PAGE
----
ST. THOMAS—How many notices or posters urge students to inquire at the university student Career Services or Center for Student Success about getting a master’s or even a doctoral degree? None.
Informational sessions are critical for students who are passionate about education and learning.
Tamah Henley, a senior, English major, said, “I think that some kind of information should be posted, yes. We are a university of higher education…. The flyers that I have seen around campus are for National Student Exchange Program. I have not seen any posters about graduate school.”
Information on graduate schools could lead students at the University of the Virgin Islands to branch out and seek higher education. One can succeed with the right guidance, but with no one to come to with questions and concerns, students tend to forget about it or struggle with the huge burden of preparing for graduate school by themselves.
It is alarming that a university of higher learning claiming to put “students first” is not doing much to propel senior college students and college graduates towards a master’s or doctoral degree.
“I believe that having informational sessions would be very beneficial because I am interested in graduate school,” said Leslyn Tonge, a senior, communications major. “Besides the little stuff that I pick up from my fellow classmates talking about their progress and the information online, I have nothing at UVI.”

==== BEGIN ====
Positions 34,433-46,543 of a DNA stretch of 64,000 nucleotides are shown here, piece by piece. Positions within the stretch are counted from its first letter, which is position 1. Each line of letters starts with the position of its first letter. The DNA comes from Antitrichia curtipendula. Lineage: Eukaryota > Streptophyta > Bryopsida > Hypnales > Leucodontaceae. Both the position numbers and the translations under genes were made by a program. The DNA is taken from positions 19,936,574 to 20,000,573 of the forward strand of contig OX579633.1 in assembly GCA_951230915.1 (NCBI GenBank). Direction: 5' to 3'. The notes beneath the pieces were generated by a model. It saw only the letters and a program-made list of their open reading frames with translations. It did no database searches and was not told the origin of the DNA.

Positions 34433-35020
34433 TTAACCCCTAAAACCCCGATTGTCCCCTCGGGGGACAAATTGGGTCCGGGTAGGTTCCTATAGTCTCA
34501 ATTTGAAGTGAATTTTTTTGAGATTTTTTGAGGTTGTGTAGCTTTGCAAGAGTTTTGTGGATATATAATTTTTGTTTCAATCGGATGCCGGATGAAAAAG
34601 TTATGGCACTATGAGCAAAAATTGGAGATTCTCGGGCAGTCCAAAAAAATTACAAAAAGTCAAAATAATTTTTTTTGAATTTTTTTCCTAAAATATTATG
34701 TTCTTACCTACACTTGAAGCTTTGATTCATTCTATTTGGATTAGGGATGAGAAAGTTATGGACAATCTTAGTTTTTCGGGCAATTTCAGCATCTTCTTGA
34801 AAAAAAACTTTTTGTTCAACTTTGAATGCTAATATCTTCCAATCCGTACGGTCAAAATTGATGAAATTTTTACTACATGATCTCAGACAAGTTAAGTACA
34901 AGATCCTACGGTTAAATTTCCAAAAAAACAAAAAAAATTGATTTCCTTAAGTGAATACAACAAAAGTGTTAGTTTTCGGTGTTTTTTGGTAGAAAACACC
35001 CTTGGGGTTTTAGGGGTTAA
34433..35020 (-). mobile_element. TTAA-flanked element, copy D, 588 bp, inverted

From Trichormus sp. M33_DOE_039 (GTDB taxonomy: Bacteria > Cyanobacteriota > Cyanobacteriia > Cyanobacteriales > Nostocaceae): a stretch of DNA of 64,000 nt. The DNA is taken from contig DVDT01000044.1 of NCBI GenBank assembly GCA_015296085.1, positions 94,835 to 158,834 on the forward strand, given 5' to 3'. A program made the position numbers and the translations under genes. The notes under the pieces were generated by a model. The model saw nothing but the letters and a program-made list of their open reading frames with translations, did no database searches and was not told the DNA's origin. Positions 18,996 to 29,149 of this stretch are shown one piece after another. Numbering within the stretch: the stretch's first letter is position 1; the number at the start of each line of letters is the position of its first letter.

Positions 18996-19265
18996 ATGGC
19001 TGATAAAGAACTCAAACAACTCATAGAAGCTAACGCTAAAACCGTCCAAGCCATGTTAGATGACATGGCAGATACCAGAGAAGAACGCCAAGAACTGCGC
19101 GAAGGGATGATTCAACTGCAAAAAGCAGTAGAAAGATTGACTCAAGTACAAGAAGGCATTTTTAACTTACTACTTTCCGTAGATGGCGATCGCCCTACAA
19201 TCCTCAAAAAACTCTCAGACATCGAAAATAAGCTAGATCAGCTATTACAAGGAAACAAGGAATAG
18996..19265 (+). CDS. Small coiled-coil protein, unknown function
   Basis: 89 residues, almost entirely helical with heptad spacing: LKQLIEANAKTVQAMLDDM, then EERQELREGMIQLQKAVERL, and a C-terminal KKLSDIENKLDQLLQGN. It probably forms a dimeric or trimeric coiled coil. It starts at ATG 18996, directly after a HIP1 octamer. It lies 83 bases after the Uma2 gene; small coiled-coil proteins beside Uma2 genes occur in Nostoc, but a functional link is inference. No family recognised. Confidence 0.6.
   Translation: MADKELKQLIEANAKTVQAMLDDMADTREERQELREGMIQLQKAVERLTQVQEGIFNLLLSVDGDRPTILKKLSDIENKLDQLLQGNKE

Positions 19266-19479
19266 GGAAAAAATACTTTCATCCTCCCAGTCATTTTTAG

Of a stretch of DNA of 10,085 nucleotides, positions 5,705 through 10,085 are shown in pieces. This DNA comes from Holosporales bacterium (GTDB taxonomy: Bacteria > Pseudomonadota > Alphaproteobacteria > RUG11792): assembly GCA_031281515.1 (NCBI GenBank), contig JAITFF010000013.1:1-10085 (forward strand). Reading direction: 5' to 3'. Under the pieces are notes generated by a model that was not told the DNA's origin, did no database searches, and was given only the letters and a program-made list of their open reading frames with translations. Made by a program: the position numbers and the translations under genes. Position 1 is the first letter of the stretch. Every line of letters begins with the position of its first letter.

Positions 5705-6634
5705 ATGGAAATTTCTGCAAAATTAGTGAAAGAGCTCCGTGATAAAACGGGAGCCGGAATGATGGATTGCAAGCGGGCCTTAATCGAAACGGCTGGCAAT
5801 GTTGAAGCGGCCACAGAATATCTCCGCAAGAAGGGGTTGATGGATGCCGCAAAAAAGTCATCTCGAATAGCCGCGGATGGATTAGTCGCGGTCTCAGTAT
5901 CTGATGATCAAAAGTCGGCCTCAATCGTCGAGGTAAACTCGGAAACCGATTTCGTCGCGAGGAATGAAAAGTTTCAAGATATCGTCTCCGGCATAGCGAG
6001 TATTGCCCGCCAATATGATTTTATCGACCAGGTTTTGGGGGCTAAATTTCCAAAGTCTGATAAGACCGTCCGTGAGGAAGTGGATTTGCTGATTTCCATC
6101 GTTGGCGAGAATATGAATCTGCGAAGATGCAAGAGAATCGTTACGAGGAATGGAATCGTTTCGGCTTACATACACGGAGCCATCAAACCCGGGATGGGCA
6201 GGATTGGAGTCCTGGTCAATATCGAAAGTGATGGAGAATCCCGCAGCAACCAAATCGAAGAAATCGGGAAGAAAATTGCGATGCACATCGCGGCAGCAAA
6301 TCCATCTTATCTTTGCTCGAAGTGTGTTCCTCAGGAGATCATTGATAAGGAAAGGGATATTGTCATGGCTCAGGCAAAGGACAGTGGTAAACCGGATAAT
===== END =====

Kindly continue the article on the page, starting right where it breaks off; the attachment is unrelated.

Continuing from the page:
Furthermore, there are neither informational sessions about the Graduate Record Examination (GRE) nor an explanation of how they can help gauge our ability to succeed in graduate school and how they can also help with gaining financial aid, like fellowships.
In fact, knowledge of the GRE is critical for students considering graduate school because it is a measure of whether graduating seniors have succeeded at the bachelor’s level and have sufficient mastery to continue to the next level.
The university needs to cater to student needs beyond the bachelor’s degree and push them forward to further their education so that the students, the university, and ultimately the economy can benefit from a more educated population.
The lack of significant information about continuing in higher education needs to be corrected if the university wants to attract and produce quality university graduates. The university must understand that information is a way of life. Information about applying and getting into graduate school is priceless for students, whether they know it or not.
“There should be something in place,” said Tonge. “Just like they have freshman development classes, there should be a senior development course, something to prepare us for what’s out there.”